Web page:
I have seen many acts of love and kindness at nursing homes, assisted living centers, and in older people's general lives.

Don't concentrate on the bad things and you'll find life more fulfilling.

*****************

Sometimes sending someone to a nursing home is the only feasible option. Many nursing homes and AL centers are quality places that care about their patients and can often provide better care (in advaancted stages) than anyone could at home.

    Bookmark   July 14, 2012 at 6:40PM
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hamiltongardener(CAN 6a)

Either you live in a horrible area, or you concentrate unconsciously on the bad.

It could be the area she lives in. I've noted that same thing before Kry but I can't rule out that she is not in very good surroundings.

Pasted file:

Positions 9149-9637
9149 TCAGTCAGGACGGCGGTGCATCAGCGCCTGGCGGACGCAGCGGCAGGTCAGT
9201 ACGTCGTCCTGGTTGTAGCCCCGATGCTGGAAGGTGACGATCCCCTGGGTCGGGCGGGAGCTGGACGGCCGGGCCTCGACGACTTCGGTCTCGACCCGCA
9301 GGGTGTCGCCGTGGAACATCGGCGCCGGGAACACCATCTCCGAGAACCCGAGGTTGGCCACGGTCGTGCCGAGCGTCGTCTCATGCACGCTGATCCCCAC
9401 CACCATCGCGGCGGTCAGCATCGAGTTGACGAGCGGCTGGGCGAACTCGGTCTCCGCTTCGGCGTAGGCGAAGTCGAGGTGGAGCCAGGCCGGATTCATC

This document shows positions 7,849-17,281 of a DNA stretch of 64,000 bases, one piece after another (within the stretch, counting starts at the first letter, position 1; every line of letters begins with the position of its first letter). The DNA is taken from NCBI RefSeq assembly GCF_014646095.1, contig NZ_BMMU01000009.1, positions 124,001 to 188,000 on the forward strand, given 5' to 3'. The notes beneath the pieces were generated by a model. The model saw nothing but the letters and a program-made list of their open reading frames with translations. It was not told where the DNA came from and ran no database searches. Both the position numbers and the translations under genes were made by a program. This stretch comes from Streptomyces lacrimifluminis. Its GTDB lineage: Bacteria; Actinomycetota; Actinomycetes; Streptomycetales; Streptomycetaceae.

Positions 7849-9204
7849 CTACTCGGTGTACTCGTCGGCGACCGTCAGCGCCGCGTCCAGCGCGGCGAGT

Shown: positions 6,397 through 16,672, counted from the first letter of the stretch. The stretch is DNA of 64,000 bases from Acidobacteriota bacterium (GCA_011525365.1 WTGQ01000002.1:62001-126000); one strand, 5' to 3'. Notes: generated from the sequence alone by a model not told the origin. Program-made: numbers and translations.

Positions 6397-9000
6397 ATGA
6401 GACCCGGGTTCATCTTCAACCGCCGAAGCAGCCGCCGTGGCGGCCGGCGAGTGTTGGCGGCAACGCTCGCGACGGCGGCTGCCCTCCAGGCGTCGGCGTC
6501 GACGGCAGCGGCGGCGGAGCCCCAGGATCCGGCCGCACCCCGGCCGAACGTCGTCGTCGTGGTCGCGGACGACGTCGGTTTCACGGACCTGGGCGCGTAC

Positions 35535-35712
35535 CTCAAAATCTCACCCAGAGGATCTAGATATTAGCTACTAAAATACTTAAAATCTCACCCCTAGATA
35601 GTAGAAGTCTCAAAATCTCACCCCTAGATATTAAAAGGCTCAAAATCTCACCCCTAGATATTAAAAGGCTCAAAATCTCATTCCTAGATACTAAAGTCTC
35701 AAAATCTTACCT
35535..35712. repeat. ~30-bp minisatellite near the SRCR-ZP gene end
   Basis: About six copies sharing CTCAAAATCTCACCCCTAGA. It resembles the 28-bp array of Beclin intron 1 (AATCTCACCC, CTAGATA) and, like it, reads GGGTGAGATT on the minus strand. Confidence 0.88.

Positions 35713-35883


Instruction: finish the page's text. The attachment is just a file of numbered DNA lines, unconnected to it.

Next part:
I'm in agreement with you though, on the goodness and kindness of people. Sure, I see a few miserable or bad eggs, but the majority of people I see are good from the smaller gestures like holding doors to the large ones like stepping in to help someone who needs it.

THIS is the everyday occurance around me. The majority of humanity is basically kind, compassionate and helpful.

    Bookmark   July 14, 2012 at 6:55PM
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elvis

Ditto, Hamilton. I find people are usually kind, even in France. Kidding you, but really--they were very nice to us.

    Bookmark   July 14, 2012 at 8:29PM
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lavenderlver

Krycek is right about those who concentrate on the bad. I think some people are so miserable on the inside, they cannot see the good in people, their misery is all encompassing.

    Bookmark   July 14, 2012 at 9:13PM
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demifloyd(8)